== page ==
This article will explain the parts of organizational culture when seen through the lens of leadership. The aim is to pull back the curtain to see what is behind the mystery.

The Five Part Model of a High-Impact Organizational Culture

Designing the High-Performance Organizational Culture

It would be impossible for an architect to design a house if they have never seen a house. In the same way, it would be impossible for a software engineer to design a new software system if they had no idea what value the system was supposed to deliver. Without some solid structure, corporate culture will always be mystical. Conversations I heard about corporate culture remind me of the old fable about blind men “seeing” an elephant.

  • One man feels a tusk and pronounces an elephant is like a spear.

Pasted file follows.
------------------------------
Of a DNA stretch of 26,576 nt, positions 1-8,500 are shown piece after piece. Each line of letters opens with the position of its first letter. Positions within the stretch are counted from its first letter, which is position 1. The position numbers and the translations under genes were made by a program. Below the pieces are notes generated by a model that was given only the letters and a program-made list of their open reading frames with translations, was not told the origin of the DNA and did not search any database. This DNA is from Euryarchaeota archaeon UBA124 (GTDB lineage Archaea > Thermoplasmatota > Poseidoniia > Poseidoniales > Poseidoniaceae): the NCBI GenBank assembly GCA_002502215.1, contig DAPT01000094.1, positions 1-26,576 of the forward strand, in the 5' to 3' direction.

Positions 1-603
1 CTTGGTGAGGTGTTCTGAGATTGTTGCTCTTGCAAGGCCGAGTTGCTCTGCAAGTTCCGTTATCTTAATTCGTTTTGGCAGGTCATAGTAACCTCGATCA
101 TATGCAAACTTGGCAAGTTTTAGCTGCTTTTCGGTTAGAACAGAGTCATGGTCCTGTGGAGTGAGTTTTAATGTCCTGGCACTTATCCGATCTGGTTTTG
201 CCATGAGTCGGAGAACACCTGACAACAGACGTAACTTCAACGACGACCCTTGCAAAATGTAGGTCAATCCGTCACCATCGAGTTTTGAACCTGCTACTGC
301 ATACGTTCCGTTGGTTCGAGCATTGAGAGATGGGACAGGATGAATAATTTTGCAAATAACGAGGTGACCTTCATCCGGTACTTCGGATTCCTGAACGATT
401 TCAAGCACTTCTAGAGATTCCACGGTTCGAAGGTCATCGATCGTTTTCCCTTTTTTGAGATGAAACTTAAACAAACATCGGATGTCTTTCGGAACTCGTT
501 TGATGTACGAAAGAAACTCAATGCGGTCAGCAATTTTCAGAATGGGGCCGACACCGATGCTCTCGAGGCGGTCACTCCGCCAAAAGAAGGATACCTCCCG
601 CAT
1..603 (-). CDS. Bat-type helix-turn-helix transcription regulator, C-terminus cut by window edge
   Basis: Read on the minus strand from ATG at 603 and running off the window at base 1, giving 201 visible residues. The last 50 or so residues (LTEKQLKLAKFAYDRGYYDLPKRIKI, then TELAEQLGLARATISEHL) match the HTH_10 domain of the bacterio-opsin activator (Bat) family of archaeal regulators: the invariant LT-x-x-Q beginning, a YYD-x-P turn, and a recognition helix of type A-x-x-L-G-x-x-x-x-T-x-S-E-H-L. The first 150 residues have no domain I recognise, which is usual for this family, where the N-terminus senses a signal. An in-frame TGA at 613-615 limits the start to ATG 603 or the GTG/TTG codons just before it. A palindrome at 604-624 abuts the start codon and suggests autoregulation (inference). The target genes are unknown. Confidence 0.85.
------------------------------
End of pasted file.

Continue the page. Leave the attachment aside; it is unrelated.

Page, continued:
• Another feels a leg and pronounces an elephant is like a tree.
  • Another feels the trunk and believes the elephant is like a snake.

All are correct, yet all are also wrong.

Discussions of organizational culture are much like the blind men “seeing” an elephant. Culture is too often something that we cannot describe, but we know it when we see it. However, by looking at culture through the lens of the leadership system, we can see all the parts and design corporate cultures that will engage employees while delivering unparalleled value to customers.

The High-Impact Organizational Culture Model Explained

Part 1: The Business Need Drives High-Impact Team performance